Students show Mi'kmaq culture to classmates on Orange Shirt Day
'It really makes my heart sing when I looked out into a sea of orange T-shirts'
Students at Mount Stewart Consolidated School marked Orange Shirt Day Monday with a special student-led assembly with drumming, songs and poetry.
Orange Shirt Day is observed on Sept. 30 across Canada and was started in 2013 by Phyllis (Jack) Webstad, a Stswecem'c Xgat'tem First Nation elder in Williams Lake, B.C. She is a residential school survivor whose new orange shirt was taken away from her when she arrived at residential school.
The young people, you see the pride in their faces when they're dancing, it just touches me.— Chief Junior Gould
"I think it is so important for them to understand the effects of residential school that have impacted generation upon generation," said Julie Pellissier-Lush of the Mi'kmaq Confederacy of P.E.I.. She performed songs and poetry at the assembly and is also P.E.I.'s poet laureate.
"For them to have an understanding of what being Mi'kmaq means."
Pellissier-Lush was joined by the Red Moon Singers, a Mi'kmaq youth drum group from Scotchfort, P.E.I., as well as guest speakers.
'Every child matters'
A dozen Mount Stewart students from the Abegweit First Nation dressed in regalia danced in front of their classmates.
"It gives them a sense of pride where they can show off their culture, their traditions, their dance, their songs in front of all their peers," Pellissier-Lush said.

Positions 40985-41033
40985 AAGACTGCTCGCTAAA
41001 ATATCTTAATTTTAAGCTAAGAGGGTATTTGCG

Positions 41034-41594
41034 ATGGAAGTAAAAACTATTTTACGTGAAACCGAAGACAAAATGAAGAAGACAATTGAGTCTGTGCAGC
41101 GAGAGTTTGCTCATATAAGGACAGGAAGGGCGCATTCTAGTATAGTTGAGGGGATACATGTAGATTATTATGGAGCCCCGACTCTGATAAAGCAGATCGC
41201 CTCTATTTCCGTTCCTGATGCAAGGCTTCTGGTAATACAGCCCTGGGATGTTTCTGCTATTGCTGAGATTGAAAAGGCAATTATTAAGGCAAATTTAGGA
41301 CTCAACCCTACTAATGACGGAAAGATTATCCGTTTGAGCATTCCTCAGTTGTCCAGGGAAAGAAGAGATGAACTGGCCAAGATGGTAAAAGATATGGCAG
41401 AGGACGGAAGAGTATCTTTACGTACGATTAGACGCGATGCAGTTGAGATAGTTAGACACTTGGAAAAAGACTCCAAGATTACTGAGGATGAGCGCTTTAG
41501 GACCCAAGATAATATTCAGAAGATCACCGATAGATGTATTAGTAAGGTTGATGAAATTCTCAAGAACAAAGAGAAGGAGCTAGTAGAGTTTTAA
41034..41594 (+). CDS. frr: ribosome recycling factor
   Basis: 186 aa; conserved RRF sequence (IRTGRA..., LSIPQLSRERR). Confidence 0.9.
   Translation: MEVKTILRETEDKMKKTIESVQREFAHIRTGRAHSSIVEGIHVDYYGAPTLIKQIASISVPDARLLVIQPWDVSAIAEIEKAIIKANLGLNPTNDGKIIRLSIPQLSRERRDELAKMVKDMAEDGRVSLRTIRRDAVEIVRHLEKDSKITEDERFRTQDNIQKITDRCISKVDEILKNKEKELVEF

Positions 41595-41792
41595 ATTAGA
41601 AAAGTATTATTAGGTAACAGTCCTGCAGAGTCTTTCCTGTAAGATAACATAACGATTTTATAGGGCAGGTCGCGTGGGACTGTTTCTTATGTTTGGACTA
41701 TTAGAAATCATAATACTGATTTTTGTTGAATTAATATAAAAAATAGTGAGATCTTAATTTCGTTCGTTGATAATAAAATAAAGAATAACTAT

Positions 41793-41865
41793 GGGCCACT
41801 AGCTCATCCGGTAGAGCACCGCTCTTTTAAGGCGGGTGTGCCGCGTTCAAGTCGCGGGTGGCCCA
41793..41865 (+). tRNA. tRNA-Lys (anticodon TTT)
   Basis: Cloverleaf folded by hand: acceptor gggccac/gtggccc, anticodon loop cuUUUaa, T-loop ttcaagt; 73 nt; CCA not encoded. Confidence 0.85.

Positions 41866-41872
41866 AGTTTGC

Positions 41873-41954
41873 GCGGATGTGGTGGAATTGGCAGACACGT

"It really makes my heart sing — when I stood there at the podium and I looked out into a sea of orange T-shirts, all being a part of this day where everybody has the opportunity to remember that every child matters."
Chief Junior Gould of the Abegweit First Nation, whose father was a residential school survivor, spoke at the assembly.
"I've been involved with the residential school process for quite a few years and it's grown into something that's not taboo anymore, something openly talked about," Gould said.
"When they play the Mi'kmaq Honour Song, it's our pride song, it's our national anthem. And when you hear that song I see my father dancing in the past, I see other residential survivors dancing."
Gould says his granddaughter has told him about her classmates, who are hearing for the first time about what happened at residential schools.
"They can't believe the things that have happened only a few generations ago," Gould said. "I think historical education is a necessity to prevent it from happening in the future."
"All my children are aware of what happened to my father and it's a sad part of its history but it's shared and they have it to pass on to next generation."
Schools urged to spread the message
Pellissier-Lush would like to see Orange Shirt Day eventually celebrated at every P.E.I. school.
"So that those children that are in schools where maybe there's only one or two Indigenous kids, where they have the same opportunity to be able to participate in their culture and traditions," Pellissier-Lush said.
"I hope that eventually it will go province-wide where every school has an opportunity to participate even if that means maybe doing it at a different day."
"I'm really hoping that it keeps growing and that more schools embrace the opportunity to share this history and knowledge," Pellissier-Lush said.
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